« I've been going through some of the compounds I've built over the years that do some very 'project specific' effects and when I investigate doing any of them in Maya or Max the answers that come back vary from "impossible" to "very difficult" and the ones that are possible will require me getting up to speed very quickly in MEL or Python, both of which seem 'old fashioned' after ICE. » azurecgi
My serious prediction.
Fabric will, over the course of the next year, start to reveal its Visual Progamming.
Past and present ICE users, who now are working in other DCCs will have an opportunity to continue ICE like workflows within Maya etc.
This ICE-like tools development from fabric combined with healthy competition from Houdini (engine) and bifrost, will start to establish itself as a new way of bridging the gap between TD and artist in the wider cgi community, who probably have to date only seen ICE and Houdini as FX tools and currently have either no , or a hazy view on what ice does.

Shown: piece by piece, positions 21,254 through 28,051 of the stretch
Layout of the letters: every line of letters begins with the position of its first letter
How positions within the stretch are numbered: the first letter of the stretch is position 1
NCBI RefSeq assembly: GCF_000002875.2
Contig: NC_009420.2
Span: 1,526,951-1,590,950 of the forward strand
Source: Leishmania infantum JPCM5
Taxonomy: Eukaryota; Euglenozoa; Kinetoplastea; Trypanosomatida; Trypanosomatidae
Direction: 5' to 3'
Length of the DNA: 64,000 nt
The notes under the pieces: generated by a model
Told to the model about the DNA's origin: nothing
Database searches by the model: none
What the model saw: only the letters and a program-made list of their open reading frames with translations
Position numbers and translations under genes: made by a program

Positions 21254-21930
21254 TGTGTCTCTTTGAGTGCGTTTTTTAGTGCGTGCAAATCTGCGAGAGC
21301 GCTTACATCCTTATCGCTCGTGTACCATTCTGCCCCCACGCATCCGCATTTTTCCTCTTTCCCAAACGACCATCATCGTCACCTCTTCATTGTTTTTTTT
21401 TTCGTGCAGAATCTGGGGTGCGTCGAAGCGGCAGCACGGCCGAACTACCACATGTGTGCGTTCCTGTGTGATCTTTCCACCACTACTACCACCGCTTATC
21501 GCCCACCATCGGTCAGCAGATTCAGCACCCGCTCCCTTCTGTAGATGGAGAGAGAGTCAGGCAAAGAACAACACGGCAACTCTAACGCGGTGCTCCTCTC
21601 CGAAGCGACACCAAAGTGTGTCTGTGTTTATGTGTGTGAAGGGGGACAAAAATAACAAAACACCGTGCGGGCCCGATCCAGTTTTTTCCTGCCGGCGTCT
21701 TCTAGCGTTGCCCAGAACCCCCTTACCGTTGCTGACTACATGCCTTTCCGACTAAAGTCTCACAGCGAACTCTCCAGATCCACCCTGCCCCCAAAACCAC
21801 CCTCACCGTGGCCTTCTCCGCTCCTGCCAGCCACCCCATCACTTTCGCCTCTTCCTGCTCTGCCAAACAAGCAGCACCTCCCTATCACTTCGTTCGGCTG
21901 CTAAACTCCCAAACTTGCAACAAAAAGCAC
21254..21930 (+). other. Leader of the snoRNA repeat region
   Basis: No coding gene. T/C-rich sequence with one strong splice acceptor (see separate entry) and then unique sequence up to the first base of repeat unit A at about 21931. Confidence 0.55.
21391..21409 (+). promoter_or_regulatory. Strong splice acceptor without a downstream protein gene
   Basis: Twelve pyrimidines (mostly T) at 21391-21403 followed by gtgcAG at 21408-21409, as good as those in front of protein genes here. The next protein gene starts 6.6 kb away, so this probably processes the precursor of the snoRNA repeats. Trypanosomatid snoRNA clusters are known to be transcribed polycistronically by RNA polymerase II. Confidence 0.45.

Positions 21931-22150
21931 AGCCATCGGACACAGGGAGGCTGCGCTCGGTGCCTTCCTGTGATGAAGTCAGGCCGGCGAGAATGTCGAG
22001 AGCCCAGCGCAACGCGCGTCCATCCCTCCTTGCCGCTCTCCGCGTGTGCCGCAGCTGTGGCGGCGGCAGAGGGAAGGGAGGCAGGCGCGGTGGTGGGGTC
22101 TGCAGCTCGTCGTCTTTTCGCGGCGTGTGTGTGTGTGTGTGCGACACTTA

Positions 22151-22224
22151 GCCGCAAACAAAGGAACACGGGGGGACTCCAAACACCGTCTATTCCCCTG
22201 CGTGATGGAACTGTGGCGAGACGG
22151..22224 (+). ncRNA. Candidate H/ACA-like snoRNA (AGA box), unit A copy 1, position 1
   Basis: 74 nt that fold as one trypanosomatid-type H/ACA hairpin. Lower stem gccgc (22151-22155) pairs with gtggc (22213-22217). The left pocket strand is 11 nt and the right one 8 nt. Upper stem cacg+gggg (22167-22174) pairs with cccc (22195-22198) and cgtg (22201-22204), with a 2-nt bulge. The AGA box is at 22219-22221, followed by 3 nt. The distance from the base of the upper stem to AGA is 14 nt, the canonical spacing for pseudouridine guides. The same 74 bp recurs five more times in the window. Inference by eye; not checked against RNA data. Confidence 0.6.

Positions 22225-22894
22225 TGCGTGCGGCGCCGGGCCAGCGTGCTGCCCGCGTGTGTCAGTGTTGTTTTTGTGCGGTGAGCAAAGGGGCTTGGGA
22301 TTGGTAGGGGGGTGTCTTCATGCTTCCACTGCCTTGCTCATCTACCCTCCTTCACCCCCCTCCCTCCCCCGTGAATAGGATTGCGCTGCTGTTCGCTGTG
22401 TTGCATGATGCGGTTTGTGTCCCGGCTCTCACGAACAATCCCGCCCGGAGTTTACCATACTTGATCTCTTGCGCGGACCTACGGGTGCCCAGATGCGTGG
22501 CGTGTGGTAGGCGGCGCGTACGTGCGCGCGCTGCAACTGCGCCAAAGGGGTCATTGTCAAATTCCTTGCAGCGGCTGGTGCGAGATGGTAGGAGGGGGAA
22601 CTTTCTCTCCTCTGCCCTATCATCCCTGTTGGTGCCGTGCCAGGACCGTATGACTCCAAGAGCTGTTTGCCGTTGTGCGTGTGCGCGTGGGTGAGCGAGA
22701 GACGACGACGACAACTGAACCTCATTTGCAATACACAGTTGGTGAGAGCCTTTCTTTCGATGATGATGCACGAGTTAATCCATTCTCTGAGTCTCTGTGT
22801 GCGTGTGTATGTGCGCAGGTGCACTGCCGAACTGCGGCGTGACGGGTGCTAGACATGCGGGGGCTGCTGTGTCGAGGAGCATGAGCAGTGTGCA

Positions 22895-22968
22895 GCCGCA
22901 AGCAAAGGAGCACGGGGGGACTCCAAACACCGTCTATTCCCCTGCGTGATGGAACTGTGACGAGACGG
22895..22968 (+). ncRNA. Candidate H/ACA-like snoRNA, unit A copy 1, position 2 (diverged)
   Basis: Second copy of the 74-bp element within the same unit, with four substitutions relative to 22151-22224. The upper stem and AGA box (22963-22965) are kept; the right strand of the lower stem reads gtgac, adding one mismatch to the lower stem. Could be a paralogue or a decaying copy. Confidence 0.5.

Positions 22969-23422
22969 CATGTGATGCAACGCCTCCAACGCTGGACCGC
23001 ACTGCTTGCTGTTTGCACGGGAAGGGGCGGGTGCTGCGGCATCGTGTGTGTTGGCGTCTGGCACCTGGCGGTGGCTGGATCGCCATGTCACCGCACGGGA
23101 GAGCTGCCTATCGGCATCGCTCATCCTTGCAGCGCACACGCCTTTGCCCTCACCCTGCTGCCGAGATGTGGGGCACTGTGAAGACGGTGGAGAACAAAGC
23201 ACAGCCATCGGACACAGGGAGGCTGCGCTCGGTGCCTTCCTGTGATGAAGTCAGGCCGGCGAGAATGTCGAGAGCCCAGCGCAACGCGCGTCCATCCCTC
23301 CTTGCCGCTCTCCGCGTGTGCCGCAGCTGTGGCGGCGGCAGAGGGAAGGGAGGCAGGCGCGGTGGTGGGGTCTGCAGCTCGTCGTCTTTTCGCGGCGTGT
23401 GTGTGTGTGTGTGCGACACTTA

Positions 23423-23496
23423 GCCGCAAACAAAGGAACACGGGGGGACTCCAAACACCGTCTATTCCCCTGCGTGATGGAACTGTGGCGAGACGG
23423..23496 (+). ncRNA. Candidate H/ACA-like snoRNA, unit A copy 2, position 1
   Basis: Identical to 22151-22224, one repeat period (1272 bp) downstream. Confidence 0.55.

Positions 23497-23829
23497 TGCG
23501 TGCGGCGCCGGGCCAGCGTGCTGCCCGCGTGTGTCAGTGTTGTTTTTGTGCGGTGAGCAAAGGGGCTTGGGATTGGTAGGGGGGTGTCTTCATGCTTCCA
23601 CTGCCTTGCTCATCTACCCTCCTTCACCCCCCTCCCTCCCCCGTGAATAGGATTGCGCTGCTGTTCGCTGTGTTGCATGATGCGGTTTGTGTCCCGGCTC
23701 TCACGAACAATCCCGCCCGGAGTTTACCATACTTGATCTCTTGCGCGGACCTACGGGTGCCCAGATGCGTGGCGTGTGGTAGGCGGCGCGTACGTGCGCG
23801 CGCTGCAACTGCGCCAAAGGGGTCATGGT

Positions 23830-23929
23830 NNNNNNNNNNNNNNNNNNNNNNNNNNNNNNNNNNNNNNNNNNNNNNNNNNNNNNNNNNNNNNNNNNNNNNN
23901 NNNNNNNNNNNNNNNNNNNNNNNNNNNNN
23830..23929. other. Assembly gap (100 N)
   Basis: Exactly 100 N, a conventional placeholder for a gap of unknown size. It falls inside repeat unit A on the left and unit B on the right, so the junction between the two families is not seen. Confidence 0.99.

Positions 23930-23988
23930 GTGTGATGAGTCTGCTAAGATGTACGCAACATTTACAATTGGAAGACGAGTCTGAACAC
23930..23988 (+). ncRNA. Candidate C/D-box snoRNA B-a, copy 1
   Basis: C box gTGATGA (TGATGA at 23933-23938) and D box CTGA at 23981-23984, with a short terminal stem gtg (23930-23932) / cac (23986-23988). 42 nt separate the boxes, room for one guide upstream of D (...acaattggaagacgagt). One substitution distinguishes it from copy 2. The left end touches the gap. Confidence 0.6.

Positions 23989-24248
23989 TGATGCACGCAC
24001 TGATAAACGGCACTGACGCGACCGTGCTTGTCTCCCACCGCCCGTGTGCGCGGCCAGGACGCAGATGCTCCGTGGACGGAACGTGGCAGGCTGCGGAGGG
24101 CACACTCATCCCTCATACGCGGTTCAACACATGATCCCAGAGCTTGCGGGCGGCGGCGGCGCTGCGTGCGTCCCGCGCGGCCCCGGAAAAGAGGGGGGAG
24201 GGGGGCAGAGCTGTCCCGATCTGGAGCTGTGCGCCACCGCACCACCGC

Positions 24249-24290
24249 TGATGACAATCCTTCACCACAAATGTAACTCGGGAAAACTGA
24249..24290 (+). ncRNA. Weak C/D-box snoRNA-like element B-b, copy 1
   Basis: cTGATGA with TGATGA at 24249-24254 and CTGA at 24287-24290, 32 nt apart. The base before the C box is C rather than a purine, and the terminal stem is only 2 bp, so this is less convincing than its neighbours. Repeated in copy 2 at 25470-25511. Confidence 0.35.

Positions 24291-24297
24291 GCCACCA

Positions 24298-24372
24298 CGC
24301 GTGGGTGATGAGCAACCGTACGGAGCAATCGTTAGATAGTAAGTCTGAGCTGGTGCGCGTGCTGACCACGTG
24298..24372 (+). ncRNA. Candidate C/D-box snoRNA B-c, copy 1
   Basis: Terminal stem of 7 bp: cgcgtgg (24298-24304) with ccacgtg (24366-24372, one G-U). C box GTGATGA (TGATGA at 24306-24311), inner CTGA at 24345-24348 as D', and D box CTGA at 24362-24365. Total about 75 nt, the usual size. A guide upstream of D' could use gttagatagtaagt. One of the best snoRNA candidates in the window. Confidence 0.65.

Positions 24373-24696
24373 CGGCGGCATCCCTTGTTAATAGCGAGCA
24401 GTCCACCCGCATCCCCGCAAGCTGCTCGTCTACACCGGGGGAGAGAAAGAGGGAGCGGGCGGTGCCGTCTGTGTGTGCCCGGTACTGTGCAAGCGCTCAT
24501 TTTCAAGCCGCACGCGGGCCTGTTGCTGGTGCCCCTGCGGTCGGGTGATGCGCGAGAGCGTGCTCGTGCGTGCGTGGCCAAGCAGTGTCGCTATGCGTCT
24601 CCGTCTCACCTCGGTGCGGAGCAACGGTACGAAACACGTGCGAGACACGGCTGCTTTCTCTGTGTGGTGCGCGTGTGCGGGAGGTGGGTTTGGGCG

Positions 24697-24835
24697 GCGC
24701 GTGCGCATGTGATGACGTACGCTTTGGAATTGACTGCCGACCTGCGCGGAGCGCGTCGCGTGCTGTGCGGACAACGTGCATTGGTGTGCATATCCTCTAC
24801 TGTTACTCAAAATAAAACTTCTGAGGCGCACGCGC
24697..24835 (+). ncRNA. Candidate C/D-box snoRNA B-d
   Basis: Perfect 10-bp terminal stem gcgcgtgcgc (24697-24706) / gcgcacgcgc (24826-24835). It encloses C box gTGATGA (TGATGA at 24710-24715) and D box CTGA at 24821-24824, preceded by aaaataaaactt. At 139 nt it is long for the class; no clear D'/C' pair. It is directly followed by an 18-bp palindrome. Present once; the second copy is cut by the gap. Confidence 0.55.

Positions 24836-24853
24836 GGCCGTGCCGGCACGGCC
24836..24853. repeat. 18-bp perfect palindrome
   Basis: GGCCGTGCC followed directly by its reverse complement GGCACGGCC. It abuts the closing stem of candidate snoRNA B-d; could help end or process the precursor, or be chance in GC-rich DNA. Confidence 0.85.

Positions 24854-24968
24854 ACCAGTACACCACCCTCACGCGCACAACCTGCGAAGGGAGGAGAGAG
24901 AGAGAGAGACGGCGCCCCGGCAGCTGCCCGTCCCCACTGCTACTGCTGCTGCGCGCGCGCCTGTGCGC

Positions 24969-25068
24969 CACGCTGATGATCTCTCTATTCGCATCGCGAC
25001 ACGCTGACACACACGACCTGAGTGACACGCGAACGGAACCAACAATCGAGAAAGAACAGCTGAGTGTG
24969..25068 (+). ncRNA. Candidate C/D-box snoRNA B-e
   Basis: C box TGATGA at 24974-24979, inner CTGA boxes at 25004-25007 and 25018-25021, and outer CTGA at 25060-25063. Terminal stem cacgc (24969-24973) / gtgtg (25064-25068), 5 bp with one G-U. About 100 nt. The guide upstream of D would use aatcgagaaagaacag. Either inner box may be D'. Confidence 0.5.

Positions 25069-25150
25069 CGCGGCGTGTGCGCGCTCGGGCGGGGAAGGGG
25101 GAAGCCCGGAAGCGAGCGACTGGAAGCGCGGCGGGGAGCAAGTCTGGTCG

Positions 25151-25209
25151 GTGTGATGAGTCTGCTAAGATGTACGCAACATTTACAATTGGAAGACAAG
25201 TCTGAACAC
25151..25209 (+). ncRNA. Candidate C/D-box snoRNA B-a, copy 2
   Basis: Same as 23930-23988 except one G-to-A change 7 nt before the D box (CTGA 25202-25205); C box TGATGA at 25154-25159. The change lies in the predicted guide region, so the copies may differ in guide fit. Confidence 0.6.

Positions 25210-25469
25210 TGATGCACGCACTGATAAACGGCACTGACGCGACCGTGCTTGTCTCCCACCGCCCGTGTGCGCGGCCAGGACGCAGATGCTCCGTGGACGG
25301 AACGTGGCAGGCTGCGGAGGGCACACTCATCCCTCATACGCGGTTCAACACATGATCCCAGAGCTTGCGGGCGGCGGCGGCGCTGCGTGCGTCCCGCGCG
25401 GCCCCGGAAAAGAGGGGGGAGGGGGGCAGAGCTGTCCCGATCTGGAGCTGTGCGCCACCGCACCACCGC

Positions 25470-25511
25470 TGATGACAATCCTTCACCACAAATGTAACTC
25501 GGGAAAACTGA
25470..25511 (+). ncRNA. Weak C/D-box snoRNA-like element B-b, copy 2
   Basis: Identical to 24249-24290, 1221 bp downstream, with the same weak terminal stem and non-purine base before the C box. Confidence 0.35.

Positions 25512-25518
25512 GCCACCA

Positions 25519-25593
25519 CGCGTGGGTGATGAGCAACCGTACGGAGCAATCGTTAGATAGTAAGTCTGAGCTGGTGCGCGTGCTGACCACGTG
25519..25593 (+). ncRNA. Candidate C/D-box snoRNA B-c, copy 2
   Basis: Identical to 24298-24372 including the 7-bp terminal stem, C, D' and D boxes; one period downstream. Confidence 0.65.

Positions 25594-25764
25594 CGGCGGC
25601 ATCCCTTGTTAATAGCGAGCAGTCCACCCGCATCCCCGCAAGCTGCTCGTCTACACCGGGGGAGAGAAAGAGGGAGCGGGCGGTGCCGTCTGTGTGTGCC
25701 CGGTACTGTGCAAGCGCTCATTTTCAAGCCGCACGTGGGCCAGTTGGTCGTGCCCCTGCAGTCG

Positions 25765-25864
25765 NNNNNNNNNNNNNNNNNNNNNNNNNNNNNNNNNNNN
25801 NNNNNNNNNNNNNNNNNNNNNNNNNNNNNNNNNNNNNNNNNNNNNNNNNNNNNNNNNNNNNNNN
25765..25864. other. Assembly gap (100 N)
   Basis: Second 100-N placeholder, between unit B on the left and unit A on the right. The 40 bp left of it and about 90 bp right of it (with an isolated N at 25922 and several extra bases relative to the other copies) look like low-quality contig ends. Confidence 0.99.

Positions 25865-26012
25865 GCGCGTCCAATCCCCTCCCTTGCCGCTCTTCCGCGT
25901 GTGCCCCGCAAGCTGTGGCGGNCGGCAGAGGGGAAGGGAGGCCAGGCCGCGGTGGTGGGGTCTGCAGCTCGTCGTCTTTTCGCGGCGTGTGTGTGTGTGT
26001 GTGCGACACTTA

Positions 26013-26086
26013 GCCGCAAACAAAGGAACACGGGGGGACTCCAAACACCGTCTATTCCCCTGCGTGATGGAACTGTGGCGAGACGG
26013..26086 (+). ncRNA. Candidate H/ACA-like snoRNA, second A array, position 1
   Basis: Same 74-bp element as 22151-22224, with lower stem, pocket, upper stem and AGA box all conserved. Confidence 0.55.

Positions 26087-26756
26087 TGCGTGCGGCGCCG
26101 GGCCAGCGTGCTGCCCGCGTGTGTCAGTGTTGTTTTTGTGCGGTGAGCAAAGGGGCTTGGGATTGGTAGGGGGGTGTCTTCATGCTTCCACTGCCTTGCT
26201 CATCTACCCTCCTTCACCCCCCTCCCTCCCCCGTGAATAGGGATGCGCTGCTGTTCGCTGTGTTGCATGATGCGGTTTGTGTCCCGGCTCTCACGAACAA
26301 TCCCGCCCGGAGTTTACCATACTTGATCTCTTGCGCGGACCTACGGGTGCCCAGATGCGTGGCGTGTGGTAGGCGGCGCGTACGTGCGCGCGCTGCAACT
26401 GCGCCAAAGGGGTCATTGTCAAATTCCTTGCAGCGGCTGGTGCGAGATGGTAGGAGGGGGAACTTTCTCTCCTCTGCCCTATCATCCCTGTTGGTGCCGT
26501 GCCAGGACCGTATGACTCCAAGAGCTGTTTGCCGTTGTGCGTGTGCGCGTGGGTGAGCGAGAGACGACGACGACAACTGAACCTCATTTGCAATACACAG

Modo and other DCCs will realise that to keep up with the others, they need to get on the case with integrations of these visual programming environments to be competitive.
The cgi media will start to cover this emerging trend. More and more people/studios will become aware and want to start learning how to leverage these visual programming environments to develop tools and effects previously out of their reach. And the power and ability of Fabric, especially will go way past what ICE can do.
I would bet that the concept behind ICE, rather than being dead, is going to explode on to the scene soon. I am fully confident a phoenix will rise from its 'ashes'. One that will be at the center of CGI creation in the near future.